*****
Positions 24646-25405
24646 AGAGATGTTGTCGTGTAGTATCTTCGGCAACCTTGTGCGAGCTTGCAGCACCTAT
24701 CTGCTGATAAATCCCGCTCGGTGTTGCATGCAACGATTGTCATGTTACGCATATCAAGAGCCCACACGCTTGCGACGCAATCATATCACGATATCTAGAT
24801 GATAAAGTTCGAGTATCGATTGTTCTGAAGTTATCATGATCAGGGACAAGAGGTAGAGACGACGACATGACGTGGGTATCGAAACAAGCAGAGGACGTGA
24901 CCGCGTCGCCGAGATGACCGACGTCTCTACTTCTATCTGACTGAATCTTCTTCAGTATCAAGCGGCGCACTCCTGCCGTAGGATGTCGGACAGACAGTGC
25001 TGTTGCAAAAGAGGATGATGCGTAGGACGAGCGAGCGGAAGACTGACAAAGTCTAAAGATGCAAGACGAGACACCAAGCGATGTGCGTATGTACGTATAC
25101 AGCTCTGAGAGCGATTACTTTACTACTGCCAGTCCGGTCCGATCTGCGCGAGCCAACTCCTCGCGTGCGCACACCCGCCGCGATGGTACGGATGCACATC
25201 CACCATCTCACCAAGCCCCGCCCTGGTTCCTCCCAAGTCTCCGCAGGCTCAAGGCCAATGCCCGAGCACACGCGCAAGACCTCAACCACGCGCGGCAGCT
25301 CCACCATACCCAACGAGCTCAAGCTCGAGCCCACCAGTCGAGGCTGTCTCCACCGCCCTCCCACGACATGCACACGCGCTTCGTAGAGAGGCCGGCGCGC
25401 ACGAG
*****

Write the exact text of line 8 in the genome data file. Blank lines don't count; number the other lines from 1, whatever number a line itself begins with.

25201 CACCATCTCACCAAGCCCCGCCCTGGTTCCTCCCAAGTCTCCGCAGGCTCAAGGCCAATGCCCGAGCACACGCGCAAGACCTCAACCACGCGCGGCAGCT